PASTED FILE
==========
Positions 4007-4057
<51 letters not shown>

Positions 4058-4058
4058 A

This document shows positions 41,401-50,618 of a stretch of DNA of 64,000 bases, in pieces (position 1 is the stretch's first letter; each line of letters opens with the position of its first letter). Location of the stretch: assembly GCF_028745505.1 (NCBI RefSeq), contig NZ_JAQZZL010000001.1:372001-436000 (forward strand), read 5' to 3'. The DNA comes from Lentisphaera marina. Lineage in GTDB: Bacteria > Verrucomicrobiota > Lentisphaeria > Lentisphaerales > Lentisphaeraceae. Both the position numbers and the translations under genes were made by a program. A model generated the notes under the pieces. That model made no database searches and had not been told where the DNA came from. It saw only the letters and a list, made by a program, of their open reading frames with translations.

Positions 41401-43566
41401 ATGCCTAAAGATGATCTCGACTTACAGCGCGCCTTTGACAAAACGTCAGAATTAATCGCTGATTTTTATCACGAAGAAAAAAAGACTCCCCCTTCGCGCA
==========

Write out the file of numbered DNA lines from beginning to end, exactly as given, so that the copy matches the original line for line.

Positions 4007-4057
<51 letters not shown>

Positions 4058-4058
4058 A

This document shows positions 41,401-50,618 of a stretch of DNA of 64,000 bases, in pieces (position 1 is the stretch's first letter; each line of letters opens with the position of its first letter). Location of the stretch: assembly GCF_028745505.1 (NCBI RefSeq), contig NZ_JAQZZL010000001.1:372001-436000 (forward strand), read 5' to 3'. The DNA comes from Lentisphaera marina. Lineage in GTDB: Bacteria > Verrucomicrobiota > Lentisphaeria > Lentisphaerales > Lentisphaeraceae. Both the position numbers and the translations under genes were made by a program. A model generated the notes under the pieces. That model made no database searches and had not been told where the DNA came from. It saw only the letters and a list, made by a program, of their open reading frames with translations.

Positions 41401-43566
41401 ATGCCTAAAGATGATCTCGACTTACAGCGCGCCTTTGACAAAACGTCAGAATTAATCGCTGATTTTTATCACGAAGAAAAAAAGACTCCCCCTTCGCGCA